What made the difference at Ascension and St. Helena?  Continue reading

The Weekly Connect 6/22/20

Here’s the new edition of The Weekly Connect. Check it out and sign up to have it delivered to your inbox!

Here are some of the things we’ve been reading about this week:

Racial inequities harm American schoolchildren.

Bullying fades now that schools are online.

The U.S. Supreme Court’s DACA decision protects undocumented students.

To read more, click on the following links.

Continue reading

Managing trauma so students can succeed


City Connects has expanded. We’ve launched in the Success Academy, a trauma-informed school that’s part of the public school system in Jamestown, N.Y.
 

“Success Academy serves students in grades five through ten who have experienced some school avoidant behavior due to either trauma or mental health needs that have manifested as difficulties doing well in school,” Maureen Diehl, the City Connects Program Manager, explains. 

“These students are invited – not required – to attend our unique program, which has smaller class sizes and staff who are there to focus on students’ social emotional and behavioral health.” 

“The goal is to get students on the right track and help them move back to their home schools.” 

The school, which opened last fall and serves 50 students, is part of School Superintendent Brett Apthorpe’s effort to “combat the losses district students were experiencing due to the 72 percent poverty rate and every day poor living standards,” the Jamestown Gazette reports, adding, “The District has an unacceptable absentee rate as well.”  Continue reading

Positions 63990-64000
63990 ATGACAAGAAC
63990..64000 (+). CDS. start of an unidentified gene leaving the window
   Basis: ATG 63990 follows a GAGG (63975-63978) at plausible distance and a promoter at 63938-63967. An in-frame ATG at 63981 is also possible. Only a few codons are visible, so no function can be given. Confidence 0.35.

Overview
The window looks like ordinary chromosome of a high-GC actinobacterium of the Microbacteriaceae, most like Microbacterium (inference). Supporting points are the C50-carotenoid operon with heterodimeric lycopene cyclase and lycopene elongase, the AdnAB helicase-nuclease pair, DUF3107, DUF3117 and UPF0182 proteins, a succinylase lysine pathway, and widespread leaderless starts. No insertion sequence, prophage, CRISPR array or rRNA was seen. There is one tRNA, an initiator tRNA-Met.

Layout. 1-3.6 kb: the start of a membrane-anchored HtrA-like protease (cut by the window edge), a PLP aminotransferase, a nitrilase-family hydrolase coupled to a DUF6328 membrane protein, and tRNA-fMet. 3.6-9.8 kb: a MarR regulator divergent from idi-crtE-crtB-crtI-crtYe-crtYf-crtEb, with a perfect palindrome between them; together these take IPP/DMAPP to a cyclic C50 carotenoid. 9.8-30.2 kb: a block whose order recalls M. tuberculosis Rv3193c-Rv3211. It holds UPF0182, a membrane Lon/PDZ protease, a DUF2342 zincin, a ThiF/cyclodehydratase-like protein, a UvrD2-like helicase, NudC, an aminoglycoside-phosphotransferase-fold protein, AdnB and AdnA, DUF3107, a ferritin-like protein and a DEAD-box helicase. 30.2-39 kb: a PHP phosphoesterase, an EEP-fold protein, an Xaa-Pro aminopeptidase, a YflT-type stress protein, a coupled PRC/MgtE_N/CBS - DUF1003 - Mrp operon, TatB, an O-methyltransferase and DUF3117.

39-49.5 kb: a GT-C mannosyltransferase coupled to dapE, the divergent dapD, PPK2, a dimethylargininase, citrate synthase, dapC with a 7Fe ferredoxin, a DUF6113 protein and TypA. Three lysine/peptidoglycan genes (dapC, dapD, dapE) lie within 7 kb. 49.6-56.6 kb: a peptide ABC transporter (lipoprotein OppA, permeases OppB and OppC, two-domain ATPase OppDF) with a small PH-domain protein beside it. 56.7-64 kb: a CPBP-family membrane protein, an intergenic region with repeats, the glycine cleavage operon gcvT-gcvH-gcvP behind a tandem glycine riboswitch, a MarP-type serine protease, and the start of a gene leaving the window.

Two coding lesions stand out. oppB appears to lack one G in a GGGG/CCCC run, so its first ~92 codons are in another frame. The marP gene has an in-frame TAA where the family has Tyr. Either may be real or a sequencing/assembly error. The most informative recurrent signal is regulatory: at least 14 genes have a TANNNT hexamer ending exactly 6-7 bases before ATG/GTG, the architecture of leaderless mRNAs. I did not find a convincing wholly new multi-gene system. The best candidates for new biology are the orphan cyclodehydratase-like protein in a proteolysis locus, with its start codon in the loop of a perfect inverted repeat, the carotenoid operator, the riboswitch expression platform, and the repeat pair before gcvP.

The Weekly Connect 6/15/20

Here’s the new edition of The Weekly Connect. Check it out and sign up to have it delivered to your inbox!

Here are some of the things we’ve been reading about this week:

Because the pandemic has closed schools, students are falling behind in their academics.

A study estimates that it could cost nearly $117 billion to reopen schools.

Schools reopening in other countries provide a road map for reopening schools in the United States.

To read more, click on the following links.

Continue reading

Ireland launches City Connects

Often City Connects grows because of, well, connections. That’s what happened when Una Shannon came from Ireland to Boston College to be a postdoctoral fellow. Shannon learned about City Connects and shared our work with Eugene Wall, the president of Mary Immaculate College in Limerick, Ireland, as well as sharing it with ministers from the Irish National Government.

The result: Irish educators are planning to launch a City Connects pilot program this fall in 10 Dublin schools. 

“It strikes me that any ‘school person’ who hears about City Connects tends to have an ‘aha’ moment,” Shannon says. She’s a former teacher who earned her bachelor’s degree from Mary Immaculate College. “It just makes sense to support the whole child, to have a strengths-based perspective, and to have a systemic, systematic, and sustained approach to student support that’s in rhythm with school life.”  Continue reading